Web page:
Today we take a look at the future. It’s January 16, 2023. You’re a project manager and you open your inbox. A new e-mail. The controlling department wants to know what your project “X-Development for Customer-YZ” cost in 2022 and will cost in 2023. This information “is needed to check the business consultancy, which has to be prepared according to §238 Law to Maintain Accounting Records in the German Commercial Code.”
Phew. How do you calculate these values now? Of course there is a plan. The project has a duration. Let’s say 3 years. And a budget. Let’s say 5 million euros. But how can I use these fixed framework conditions to create a period-related evaluation – e.g. for a year, a month or a week – that shows both planned costs and actual costs?
This is a problem that many of our customers are familiar with. After all, project activities do not always end at the end of a year or month. In project management, however, costs are planned on the basis of work packages and activities. This is the only way to compare target and actual values later on and to determine whether the project will be completed within budget. Even in agile projects, you want to know from time to time: What will the release cost me?
Reality Check: Planning Is Not Always Everything
In classic projects, cost planning usually takes place after project goals, deadlines and resources have been defined. To calculate project costs, you need a work breakdown structure with project phases, work packages and activities. If you use a Gantt chart for representation, you can also use it to plan the duration of the stages. Costs are planned for the individual activities, which result, for example, from personnel costs and other costs (e.g. material costs, external services, etc.). To do this, the required resources must first be recorded with their individual cost rates or fixed costs. With a click, project management software usually provides you with the planned costs per work package or activity. When added up, this results in the planned total costs of the project. It is advisable for the planned project budget to include a buffer in addition to the planned costs.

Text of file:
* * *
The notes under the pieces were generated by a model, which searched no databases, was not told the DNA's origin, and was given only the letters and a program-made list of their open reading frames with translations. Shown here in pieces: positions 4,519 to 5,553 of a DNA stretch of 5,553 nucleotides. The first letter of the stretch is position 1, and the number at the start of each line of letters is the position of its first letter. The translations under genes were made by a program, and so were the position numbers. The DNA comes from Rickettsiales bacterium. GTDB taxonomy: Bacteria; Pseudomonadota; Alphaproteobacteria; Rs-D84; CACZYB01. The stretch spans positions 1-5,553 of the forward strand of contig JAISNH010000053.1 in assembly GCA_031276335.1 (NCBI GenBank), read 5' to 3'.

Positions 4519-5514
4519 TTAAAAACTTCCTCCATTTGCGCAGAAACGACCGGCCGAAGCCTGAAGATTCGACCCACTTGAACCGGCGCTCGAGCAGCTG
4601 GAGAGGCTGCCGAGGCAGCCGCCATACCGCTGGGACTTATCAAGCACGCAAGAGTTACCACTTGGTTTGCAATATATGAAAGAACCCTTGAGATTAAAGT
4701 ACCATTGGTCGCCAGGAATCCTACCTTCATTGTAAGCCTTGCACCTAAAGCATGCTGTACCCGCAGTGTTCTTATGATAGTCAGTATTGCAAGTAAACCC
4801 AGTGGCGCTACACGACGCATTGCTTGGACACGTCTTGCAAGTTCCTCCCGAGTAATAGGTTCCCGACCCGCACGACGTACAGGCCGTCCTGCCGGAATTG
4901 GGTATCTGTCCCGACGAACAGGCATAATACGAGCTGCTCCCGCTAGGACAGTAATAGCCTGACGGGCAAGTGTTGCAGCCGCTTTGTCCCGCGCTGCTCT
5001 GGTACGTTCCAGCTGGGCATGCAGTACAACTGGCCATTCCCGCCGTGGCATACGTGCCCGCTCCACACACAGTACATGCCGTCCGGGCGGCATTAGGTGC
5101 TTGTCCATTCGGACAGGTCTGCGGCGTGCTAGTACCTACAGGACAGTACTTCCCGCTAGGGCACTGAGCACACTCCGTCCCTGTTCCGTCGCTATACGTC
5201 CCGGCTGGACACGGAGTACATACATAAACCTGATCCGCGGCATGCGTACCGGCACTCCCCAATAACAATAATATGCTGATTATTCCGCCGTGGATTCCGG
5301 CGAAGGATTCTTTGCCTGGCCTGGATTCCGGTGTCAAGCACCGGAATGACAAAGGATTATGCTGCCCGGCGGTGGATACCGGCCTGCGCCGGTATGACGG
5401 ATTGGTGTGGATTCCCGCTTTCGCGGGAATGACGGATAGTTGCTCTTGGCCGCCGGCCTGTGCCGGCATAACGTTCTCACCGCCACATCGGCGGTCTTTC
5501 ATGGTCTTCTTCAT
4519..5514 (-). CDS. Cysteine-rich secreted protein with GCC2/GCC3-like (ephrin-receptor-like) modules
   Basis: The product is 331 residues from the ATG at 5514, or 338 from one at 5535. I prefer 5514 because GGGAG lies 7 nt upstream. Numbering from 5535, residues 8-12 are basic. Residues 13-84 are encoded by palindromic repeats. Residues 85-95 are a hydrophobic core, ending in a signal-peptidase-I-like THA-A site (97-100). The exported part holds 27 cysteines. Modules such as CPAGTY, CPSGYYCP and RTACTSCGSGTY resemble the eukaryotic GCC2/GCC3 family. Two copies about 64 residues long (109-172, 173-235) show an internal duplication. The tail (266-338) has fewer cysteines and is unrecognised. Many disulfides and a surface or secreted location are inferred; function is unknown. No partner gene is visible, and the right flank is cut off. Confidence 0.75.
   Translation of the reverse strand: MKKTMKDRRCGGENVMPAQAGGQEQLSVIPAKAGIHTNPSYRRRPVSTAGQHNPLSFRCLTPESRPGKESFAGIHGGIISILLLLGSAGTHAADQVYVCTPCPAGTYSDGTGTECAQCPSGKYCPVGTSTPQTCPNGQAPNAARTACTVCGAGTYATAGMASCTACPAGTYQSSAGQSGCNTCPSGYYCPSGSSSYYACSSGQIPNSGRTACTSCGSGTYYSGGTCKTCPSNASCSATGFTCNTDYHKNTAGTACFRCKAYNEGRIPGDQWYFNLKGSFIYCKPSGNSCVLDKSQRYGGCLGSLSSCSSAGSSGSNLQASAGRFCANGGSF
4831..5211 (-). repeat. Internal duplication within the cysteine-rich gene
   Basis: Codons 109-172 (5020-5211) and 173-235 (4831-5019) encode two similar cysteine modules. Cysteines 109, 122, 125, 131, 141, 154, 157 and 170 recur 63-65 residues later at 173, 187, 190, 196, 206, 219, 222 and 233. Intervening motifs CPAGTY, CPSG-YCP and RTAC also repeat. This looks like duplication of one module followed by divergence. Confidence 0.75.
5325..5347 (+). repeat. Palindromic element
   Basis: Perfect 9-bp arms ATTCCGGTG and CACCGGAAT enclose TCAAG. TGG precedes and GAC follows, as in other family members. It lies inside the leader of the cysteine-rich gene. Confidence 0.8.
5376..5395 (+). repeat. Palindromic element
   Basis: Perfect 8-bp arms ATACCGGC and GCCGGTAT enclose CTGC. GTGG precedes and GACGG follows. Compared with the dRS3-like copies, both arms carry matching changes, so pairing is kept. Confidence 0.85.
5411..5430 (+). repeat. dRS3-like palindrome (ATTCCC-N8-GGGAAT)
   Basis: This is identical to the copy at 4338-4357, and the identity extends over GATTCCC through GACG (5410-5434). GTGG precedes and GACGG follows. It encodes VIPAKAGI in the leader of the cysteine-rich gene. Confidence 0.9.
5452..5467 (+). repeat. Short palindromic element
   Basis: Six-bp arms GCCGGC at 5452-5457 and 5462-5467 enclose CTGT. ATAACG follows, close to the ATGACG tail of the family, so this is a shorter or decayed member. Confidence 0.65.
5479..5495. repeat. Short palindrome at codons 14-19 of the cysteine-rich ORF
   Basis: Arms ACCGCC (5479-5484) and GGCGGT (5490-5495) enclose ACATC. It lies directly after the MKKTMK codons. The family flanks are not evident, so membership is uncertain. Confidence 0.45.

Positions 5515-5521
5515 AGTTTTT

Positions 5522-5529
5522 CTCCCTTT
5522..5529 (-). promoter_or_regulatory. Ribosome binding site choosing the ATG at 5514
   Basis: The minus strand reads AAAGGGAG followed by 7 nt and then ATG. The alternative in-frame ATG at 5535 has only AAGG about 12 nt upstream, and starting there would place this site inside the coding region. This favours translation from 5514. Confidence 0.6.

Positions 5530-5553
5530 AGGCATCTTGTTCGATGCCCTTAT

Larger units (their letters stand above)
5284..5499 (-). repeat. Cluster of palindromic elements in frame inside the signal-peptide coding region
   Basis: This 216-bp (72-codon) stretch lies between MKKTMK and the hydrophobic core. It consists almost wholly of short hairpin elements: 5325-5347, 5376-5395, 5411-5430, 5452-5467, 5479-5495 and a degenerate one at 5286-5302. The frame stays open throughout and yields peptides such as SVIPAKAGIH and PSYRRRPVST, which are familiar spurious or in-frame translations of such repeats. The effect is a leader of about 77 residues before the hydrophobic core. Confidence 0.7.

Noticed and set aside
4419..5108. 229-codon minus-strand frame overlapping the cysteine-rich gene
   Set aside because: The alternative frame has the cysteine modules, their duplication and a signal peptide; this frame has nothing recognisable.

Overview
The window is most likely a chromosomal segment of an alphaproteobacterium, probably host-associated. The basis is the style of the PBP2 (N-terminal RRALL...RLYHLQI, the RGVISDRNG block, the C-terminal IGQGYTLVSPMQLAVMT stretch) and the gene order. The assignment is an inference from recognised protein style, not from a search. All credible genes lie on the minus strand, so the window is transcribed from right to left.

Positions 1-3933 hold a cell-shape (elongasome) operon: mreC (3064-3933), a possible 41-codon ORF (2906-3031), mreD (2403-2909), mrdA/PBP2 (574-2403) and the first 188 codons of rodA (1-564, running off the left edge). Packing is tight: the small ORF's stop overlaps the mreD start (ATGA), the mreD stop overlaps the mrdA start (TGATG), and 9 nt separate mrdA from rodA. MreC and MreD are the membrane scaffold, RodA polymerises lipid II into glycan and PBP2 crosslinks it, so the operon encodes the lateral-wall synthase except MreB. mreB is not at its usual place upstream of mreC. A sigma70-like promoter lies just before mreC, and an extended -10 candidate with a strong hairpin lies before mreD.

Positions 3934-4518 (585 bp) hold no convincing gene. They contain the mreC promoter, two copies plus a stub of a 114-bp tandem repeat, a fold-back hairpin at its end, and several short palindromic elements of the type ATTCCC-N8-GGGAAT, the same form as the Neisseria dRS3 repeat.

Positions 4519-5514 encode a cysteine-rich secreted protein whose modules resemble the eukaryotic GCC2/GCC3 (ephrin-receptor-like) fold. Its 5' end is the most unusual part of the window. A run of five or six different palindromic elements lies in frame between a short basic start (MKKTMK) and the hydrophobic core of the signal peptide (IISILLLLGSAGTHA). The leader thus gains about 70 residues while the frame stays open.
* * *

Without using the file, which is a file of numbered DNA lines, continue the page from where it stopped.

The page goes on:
If all projects ran according to plan in a linear fashion, no further evaluation would be necessary. In reality, however, the planned and actual values often show different figures. This is not surprising, because complex projects in particular depend on so many factors that precise advance planning is hardly possible. This realization has led to the fact that today people like to take an agile approach and not only orient themselves to the target dimensions of cost and time of the magic project management triangle in order to evaluate the progress of the project, but primarily to the value added. One metric for measuring value growth is earned value analysis, or EVA for short.
Cost Planning in a Hybrid Project